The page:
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Senior doctor attacks NHS reforms

A senior doctor has attacked the health secretary's plans to reform the NHS, saying the changes will lead to increased costs and more bureaucracy.

Professor Roger Boyle said the reforms proposed by Andrew Lansley threatened the future of "the best public service in the world".

Mr Boyle, who recently stepped down as the government's National Director of Heart Disease and Stroke, said the government should be looking to evolve rather than revolutionise the NHS and criticised Mr Lansley for disregarding the service's past successes.

He warned that private companies would put their shareholders before NHS users.

"We have already spent £1bn on redundancy payments. Is that value for money?", he told the Independent.

He added: "Competition means more providers, which means more contracts have to be placed which means transactional costs rise."

Health Minister Simon Burns said the plans had widespread support and would give "freedom and control" to doctors and nurses.

Copyright © Press Association 2011

Your comments (terms and conditions apply):

"Patients definitely come first!" - Puvan Markandoo

"I agree with Professor Boyle, leave the NHS as it is but put a charge on all prescriptions, except for children and charge for those who have never contributed" - Name and address supplied

"Totally endorse Professor Boyle's comments. I have just retired after 39 years in the NHS and feel the proposed changes will affect the most vulnerable. Cost will be a priority rather than need" - Jan Powell, Ipswich

"I also totally agree with Professor Boyle. Healthcare should not be opened up for competition or to private providers, whose priorities are not the best care for patients but financial gain. Simon Burns' comment that his plans would give 'freedom and control' to doctors and nurses is a fallacy" - Gill Griffin, Cardiff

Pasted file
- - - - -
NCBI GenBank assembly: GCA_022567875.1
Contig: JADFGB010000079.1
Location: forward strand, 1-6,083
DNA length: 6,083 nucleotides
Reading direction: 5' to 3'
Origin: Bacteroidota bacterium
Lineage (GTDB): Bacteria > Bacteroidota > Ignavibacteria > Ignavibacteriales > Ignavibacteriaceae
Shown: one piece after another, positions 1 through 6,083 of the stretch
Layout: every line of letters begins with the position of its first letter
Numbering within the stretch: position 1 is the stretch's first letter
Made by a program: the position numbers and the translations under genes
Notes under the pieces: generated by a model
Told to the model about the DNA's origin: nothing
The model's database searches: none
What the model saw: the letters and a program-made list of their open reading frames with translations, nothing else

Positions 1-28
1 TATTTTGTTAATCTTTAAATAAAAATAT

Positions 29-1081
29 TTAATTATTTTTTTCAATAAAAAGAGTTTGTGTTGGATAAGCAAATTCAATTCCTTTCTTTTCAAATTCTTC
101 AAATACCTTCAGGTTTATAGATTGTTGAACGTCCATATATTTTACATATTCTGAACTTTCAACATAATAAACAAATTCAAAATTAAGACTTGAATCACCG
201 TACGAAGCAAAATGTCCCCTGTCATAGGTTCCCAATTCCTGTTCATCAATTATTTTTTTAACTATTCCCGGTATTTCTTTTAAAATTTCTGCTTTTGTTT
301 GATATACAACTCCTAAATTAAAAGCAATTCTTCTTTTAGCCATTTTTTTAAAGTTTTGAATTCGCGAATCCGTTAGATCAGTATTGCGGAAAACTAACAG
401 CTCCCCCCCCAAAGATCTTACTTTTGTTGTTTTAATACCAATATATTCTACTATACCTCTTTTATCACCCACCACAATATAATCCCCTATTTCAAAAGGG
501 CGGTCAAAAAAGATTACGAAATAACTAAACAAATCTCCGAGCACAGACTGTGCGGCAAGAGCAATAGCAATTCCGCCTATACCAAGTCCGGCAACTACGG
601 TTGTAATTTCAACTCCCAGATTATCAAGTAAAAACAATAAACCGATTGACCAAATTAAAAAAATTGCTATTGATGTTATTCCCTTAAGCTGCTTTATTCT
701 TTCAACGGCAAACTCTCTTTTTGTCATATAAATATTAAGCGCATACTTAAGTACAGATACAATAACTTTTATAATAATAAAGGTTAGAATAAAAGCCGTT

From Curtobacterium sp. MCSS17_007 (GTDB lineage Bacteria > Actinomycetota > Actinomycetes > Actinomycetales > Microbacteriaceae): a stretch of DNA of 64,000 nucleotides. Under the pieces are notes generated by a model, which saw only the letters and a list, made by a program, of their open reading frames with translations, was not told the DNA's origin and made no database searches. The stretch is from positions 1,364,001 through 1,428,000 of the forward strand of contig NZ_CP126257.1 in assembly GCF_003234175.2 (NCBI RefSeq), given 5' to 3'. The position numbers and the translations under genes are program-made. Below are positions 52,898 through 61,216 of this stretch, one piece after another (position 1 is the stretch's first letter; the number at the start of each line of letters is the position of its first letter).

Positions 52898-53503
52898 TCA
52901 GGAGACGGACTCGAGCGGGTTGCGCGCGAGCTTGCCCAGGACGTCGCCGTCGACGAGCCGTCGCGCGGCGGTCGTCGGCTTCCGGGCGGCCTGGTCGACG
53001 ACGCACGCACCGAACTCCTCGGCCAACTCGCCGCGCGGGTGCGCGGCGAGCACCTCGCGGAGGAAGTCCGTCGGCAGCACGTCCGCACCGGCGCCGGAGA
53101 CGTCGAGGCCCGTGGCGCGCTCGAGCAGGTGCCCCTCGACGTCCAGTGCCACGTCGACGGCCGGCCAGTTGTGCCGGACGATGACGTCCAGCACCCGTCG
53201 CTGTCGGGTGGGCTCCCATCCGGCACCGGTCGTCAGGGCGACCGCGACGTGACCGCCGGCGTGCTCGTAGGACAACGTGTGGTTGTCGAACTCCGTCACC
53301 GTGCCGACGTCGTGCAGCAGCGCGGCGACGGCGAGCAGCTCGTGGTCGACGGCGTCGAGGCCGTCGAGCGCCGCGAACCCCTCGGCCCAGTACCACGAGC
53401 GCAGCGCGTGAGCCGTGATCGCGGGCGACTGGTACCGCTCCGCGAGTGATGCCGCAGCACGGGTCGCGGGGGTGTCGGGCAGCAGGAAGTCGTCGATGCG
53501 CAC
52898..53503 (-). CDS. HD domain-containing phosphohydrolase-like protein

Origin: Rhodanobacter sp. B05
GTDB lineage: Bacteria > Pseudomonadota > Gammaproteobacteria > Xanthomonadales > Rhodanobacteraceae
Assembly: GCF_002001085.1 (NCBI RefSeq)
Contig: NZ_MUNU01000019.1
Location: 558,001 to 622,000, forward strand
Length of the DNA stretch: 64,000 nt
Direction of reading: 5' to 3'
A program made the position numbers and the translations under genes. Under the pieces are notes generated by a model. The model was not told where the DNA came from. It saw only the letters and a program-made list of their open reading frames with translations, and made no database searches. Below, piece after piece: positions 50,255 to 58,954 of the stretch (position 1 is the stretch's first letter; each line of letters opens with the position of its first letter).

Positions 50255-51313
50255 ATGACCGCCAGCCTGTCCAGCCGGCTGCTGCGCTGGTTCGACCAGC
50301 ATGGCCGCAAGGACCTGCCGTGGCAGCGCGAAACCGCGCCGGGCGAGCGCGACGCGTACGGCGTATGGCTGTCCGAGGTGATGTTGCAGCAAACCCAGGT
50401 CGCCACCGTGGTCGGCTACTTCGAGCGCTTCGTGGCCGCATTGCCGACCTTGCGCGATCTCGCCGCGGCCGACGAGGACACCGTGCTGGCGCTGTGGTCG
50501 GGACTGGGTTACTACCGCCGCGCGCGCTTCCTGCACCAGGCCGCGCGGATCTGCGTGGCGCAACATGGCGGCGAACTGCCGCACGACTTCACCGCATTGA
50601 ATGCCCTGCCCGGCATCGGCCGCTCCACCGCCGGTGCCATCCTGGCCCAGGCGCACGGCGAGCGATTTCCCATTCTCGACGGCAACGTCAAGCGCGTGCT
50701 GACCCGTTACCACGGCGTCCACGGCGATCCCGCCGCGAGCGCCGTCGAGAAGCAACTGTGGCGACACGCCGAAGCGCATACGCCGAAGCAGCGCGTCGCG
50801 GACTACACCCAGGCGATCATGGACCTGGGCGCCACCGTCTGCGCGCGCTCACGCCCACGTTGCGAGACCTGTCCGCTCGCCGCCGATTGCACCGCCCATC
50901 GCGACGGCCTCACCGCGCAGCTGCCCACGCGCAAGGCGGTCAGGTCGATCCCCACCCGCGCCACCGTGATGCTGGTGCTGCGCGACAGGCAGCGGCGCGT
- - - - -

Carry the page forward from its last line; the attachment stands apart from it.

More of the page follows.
"I agree with Mr Boyle. I have TUPEd to a private company and am experiencing first hand how cost comes before care! Perhaps the focus should be on the amount of people allowed into this country who have never contributed a penny but are allowed free NHS care, allong with housing etc" - Name and address supplied

"Absolutely agree with Professor Boyle, I have worked in the NHS for 35 years and adore the way it cares for people when they are vulnerable. The NHS is envied all over the world and it is gradually being sabotaged and they only people that will pay the price are patients when they most need care" - Theresa Mulroy, UK

"I concur with the comments below. The vulnerability of the NHS is increased by bureacracy and private interference and the patients at its heart suffer. I appreciate that the economics of care is a fine balancing act but best care and compassion shouldn't have a price ticket" - L Tomlins, Bolton

"I totally agree with Professor Boyle. Other services have already been privatised and where they have been there has been a deterioration in the service provided. Patients must come first, not shareholders or private companies. In some areas it is a complete maize trying to locate the service required, this will only become more confusing if the competition increases and forces more private companies to complete for services" - Anne Cochrane, Glasgow